Revel stalled. She twisted her fingerlike tendrils of barked limb and twigs together. The lines in her rough wooden face furrowed.
“If I do this. If I make a contract with you, you will make me more powerful so I can stop the timber men?”
“But of course, my dear,” the deep voice said in her mind. “That is what pacts are for — to help each other.”
Revel placed her hand on her evergreen tree and leaned against it. It was warm from the midday sun, and she inhaled its deep heady scent into her body. Its smell was intimate to her. Loving. She stroked the tree with the tips of her fingers, her form shifting with the soft magic that was innate to her kind imbued from so long ago.
“I will make this contract.”
“Excellent, my dear,” the disembodied voice said. “Soon you will be able to take care of the timber men. You won’t have to worry about your forest anymore.”
A scroll of parchment flourished before her. Revel took up the feather quill hovering lightly in the air beside her and signed her name. And with a lesser exit, it was gone.
It was the things Revel didn’t know at first that bothered her the most afterward. In the middle of the forest, near the wards, things were bountiful and as beautiful as Asgard itself. The denizens of the forest appreciated their guardians, and Revel protected the wards as best she could with her sisters. They fought off plagues of insects, small uprisings, and once even the elves themselves. The dryads of Brightcastle Woods took their vows seriously, but they rarely left their ring of trees surrounding the wards. They didn’t know about the timber men until it was almost too late.
The caretakers of the entire forest, their minds, and hearts as large as their dormouse bodies were small, sent scouts, sent ravens, sent the fastest hoppers they could find to the guardians. Prepare, they said. The dryads assured themselves they could fight off whatever would come to the wards. Protect the wards. But it wasn’t the wards that were attacked first.
Each dryad member of the guardian force, their lifeline located secretly throughout the forest, fell. Not one by one in some attempt by the timbermen to do away with the Guardians. Instead, they fell almost all at once, as if an indifferent wind swept in and claimed grove after grove of trees. This happened faster than the wards could replace them and the dryads, save for Revel, had no time to break their link and move on. She could not lose like that again. She would not lose again.
She felt her core, her heart grow with cold strength and hardiness. She was given a gift, she believed. She broke her link to test out her new abilities. She could move quicker now. What delight it felt like to move from one side of the forest to the other in a few moments. When she first used these new abilities, she saw the work of the timbermen and the rage and grief quickly overtook the small delight at her speed. An urge from deep within her, almost like a painful burning, overtook her and she bellowed in grief and fled back to her wards.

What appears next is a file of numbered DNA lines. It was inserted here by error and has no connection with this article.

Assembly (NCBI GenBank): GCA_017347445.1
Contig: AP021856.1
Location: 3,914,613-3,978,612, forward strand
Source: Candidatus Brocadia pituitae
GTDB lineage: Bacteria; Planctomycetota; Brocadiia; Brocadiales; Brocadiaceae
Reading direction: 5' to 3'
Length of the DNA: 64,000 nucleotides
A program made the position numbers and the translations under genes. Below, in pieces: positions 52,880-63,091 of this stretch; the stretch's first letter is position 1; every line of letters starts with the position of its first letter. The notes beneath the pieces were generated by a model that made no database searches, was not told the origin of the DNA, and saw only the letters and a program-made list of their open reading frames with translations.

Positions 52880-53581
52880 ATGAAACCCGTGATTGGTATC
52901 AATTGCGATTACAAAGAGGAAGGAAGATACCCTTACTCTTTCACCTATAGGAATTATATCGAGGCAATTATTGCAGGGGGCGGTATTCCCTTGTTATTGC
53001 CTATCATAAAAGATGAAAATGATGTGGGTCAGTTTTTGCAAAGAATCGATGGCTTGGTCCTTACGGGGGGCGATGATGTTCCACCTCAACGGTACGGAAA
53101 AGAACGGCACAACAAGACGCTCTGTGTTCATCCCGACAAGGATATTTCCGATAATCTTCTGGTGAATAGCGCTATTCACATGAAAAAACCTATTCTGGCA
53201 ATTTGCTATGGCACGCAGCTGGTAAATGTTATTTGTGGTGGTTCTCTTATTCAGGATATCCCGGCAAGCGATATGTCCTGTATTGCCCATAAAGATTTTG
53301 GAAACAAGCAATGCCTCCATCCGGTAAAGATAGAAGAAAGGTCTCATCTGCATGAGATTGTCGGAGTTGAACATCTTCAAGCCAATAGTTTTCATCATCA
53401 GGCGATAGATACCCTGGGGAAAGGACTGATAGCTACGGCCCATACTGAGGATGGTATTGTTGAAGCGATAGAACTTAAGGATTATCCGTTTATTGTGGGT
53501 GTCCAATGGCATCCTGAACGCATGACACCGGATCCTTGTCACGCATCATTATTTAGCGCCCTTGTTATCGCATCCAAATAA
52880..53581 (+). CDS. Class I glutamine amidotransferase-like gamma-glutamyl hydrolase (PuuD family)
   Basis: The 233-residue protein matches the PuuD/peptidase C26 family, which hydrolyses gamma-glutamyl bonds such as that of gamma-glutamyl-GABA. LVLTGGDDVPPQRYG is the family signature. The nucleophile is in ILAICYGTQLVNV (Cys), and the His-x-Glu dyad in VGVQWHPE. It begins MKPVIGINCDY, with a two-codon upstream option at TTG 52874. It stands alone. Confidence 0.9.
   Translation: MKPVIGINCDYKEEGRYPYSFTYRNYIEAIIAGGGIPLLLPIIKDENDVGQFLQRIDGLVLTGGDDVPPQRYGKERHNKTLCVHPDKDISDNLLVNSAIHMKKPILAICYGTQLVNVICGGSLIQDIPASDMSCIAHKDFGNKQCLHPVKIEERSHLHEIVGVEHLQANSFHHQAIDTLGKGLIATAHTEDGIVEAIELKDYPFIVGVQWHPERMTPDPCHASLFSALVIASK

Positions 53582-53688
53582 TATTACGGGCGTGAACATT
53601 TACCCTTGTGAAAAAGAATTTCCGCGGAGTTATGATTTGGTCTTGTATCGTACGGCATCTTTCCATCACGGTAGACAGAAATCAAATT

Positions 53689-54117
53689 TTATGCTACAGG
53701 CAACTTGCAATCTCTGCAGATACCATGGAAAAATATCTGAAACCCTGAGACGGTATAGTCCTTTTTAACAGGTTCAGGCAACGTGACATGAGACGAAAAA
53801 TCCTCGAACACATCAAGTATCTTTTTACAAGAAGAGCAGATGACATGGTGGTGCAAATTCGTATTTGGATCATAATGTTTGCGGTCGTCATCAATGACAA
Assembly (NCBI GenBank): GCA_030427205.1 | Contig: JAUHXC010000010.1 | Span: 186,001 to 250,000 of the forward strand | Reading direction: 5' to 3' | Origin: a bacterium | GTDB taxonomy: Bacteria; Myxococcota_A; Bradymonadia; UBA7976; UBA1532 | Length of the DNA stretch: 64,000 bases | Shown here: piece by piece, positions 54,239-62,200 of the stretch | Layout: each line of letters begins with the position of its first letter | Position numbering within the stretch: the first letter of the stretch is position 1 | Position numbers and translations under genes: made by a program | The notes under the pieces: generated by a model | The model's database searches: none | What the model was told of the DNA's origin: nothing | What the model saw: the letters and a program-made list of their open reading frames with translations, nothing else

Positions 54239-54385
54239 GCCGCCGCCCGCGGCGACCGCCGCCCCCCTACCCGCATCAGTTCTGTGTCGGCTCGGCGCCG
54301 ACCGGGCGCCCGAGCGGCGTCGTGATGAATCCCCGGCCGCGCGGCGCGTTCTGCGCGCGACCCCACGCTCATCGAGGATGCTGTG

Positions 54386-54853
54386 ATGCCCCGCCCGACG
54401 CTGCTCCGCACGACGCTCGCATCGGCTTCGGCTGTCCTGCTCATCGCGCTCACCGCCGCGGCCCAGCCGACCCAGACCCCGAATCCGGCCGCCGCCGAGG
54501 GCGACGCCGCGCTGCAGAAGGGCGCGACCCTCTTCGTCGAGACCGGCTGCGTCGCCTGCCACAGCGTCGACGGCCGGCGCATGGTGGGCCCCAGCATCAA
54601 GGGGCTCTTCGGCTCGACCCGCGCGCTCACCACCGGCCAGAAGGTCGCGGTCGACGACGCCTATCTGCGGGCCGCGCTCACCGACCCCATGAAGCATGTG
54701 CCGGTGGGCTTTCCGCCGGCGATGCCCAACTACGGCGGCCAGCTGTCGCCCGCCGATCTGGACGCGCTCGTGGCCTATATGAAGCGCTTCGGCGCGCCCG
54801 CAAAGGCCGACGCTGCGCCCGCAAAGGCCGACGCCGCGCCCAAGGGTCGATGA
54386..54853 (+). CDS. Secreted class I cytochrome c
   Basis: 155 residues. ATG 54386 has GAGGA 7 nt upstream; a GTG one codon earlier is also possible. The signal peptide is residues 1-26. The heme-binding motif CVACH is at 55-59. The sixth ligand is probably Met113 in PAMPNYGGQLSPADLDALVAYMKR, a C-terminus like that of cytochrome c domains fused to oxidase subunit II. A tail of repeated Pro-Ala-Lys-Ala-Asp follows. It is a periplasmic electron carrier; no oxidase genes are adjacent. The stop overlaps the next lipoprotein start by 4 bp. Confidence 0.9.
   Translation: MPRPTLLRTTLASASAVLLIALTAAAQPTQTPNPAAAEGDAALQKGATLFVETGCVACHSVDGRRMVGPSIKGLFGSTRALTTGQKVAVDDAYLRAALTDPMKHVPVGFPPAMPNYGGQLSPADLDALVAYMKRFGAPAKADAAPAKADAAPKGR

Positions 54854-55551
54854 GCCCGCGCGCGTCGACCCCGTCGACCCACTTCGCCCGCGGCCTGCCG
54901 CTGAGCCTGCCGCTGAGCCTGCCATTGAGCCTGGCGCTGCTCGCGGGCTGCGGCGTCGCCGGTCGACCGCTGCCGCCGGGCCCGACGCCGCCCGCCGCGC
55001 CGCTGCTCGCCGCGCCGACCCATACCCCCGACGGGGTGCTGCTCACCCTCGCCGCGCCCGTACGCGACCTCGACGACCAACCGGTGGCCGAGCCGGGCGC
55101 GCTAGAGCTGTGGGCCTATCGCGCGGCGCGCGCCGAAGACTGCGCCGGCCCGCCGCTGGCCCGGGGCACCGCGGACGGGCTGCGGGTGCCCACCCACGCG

Still, the timbermen came. She fought them as best as she could. She made arrows from fallen limbs to strike them down from afar. She took the leaves, left behind as they dragged the trees, and imbued them with power. Draped over her self she could rise and see very far now. She could see them still coming. She gasped in small short breaths. She felt she could not sleep. Could not rest with one tree. She kept her link and worked tirelessly to guard the wards alone.
The caretakers told her of the danger of not resting, of not connecting with the soul of the trees. To understand them. To be near them. But she could not spare the time to try to hear them. Night and day and night, she guarded the wards. She fought. The timber men did not take it lightly. They fought back, first with arrows, then with steel, but she was much too fast and could go unseen. She could escape but she could not take them all on her own.
“You said I would have the power to end this. I fight of tens of tens and still they come.”
“My child,” the voice said, “You could fight off a hundred and still they would come. This is the way of men.”
“You said-” The voice darkened and cut her quick.
“I said you would not have to worry about your forest anymore. And I said you would be able to take care of the timber men. Both of these have been true, have they not?”
Revel remained silent. The voice sighed as if giving in.
The hounds came that day. They appeared near a ward, its bright beacon of renewal turning slowly from white to red as it began to spew forth fierce biting dogs. Their snaps and yelps were painful to Revel’s ears, but they took on the timber men and quickly won. Revel smiled. Then the flying creatures came. Small and horned they rose into the sky and flew with Revel towards the invaders of her home. They winked in and out of existence and plagued the men. Revel laughed. The ward turned from red to a dark swirling vortex of crimson, and still things came. A beast on two legs emerged walking and snorting, drool running down its mouth as it rampaged through the forest and ate what it could find. Animals fled from its path and the caretakers, running on their small furry feet, hid. The timber men left. Revel rested.
She didn’t have to guard the forest alone anymore. She had a new family to connect with. Her link was whole again.